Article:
Making donations to your alma mater -- or any other university -- not only makes you feel good, but it can also help lower your taxes. Almost all nonprofit universities qualify to receive tax-deductible contributions. However, you have to itemize your deductions when you file if you intend to take advantage of the tax break.
If you donate cash to the university, your deduction is simple: deduct the amount that you gave. If you donate property, the general rule is that you can deduct the fair market value of the items. However, there are a number of exceptions. First, if you’ve had the item for less than one year, you can’t include any appreciation in value over what you paid for it. For example, if you bought stock last week and the price doubled before you donated it, you can only deduct what you paid for it. In addition, if you donate tangible personal property, you can’t deduct any of the increase in value unless it is used by the university in its educational mission. For example, if you donate an old painting to the school, you can deduct the full fair market value if the university puts it on display in its art museum. However, if the university sells it to raise money, you’re limited to deducting what you paid for it.
Special Rules for Universities
If you make a donation to a university that grants you the right to buy tickets to an athletic event, only 80 percent of the donation is deductible. For example, if you give $20,000 to your alma mater in exchange for the right to purchase football season tickets, you can deduct only $16,000. However, if any portion of the donation is in exchange for the tickets themselves, you cannot deduct that portion. For example, if you donate $20,000 and receive football season tickets worth $1,000, your deduction is only $19,000.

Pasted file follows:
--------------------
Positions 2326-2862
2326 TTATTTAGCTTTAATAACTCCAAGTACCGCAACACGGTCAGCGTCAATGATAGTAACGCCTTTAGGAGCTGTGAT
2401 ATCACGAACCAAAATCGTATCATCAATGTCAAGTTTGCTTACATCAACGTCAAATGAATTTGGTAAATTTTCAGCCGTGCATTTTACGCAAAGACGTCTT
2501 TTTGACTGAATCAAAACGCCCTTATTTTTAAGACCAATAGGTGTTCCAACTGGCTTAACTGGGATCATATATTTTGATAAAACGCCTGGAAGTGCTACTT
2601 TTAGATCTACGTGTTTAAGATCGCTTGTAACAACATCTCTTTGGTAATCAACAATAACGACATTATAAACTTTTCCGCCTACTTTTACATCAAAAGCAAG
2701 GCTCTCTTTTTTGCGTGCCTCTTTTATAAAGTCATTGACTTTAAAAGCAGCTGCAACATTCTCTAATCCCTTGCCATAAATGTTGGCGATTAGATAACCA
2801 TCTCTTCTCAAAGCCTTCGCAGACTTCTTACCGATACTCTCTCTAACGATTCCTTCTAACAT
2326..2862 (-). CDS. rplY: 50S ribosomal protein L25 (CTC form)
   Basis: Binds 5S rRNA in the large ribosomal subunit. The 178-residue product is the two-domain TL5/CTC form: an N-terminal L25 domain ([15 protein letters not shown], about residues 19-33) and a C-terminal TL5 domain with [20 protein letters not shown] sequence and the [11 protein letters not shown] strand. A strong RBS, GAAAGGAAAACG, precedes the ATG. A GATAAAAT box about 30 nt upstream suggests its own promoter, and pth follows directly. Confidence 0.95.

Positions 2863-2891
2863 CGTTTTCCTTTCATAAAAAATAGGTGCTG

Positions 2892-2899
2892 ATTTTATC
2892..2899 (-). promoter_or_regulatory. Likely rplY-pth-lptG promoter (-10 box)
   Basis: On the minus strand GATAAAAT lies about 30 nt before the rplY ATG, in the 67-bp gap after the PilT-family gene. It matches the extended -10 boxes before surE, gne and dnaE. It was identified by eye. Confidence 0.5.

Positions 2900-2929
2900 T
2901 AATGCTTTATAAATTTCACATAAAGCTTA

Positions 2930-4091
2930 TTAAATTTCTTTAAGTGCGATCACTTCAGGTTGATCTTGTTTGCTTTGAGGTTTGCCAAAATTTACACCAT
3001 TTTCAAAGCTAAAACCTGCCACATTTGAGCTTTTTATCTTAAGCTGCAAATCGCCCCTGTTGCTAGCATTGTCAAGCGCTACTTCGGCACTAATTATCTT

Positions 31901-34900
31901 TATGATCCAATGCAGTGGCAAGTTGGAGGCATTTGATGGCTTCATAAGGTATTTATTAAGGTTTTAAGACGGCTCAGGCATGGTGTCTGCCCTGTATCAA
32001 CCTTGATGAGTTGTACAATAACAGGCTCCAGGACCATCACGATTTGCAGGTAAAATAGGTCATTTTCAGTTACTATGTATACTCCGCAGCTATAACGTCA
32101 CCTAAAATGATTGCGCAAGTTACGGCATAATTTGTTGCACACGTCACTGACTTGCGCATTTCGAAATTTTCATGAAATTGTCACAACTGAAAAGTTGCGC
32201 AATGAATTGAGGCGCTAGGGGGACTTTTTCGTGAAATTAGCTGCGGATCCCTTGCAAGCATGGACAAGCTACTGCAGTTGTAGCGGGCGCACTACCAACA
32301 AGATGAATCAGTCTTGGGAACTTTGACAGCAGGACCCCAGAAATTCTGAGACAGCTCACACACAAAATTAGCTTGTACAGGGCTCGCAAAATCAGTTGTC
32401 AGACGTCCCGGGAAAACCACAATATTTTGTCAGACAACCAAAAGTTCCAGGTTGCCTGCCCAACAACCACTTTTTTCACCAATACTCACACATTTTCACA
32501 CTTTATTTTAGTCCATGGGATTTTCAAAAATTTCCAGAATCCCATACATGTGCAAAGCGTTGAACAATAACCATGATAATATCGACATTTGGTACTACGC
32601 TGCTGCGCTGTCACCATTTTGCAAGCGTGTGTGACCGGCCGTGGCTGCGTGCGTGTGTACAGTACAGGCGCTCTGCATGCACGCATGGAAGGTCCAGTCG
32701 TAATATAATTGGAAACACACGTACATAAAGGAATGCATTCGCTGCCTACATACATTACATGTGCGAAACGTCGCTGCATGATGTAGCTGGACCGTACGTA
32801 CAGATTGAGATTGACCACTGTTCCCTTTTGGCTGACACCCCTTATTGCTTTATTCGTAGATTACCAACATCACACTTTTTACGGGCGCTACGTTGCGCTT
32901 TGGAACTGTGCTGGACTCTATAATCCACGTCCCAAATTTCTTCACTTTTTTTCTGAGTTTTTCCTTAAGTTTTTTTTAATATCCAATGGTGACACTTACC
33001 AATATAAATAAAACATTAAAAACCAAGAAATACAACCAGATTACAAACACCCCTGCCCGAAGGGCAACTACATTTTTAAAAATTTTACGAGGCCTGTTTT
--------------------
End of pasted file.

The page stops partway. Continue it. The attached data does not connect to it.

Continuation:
Even though your contribution might be fully deductible, you can’t claim a tax deduction greater than 50 percent of your adjusted gross income for the year. For example, if your adjusted gross income is $100,000, you can’t deduct more than $50,000 for charitable contributions, including your donations to the university. If you donate property that’s increased in value, such as stock, that portion of your donation cannot exceed 30 percent of your adjusted gross income. If your donations exceed the limit, you can carry over the excess and deduct it in future tax years. However, the excess expires after five tax years.
You must usually get documentation for your donation from the university. The documentation depends on whether you donate cash or property. If you’re just donating money, you can use a canceled check to verify the donation if you gave less than $250. If you donate $250 or more, you need a receipt. The receipt has to show how much you contributed, the date of the contribution and whether you received anything in return for your donation. If you donate property, your receipt must also include a description of what you donated. If you donate property worth more than $5,000, you need to have an appraisal of the items.
Based in the Kansas City area, Mike specializes in personal finance and business topics. He has been writing since 2009 and has been published by "Quicken," "TurboTax," and "The Motley Fool."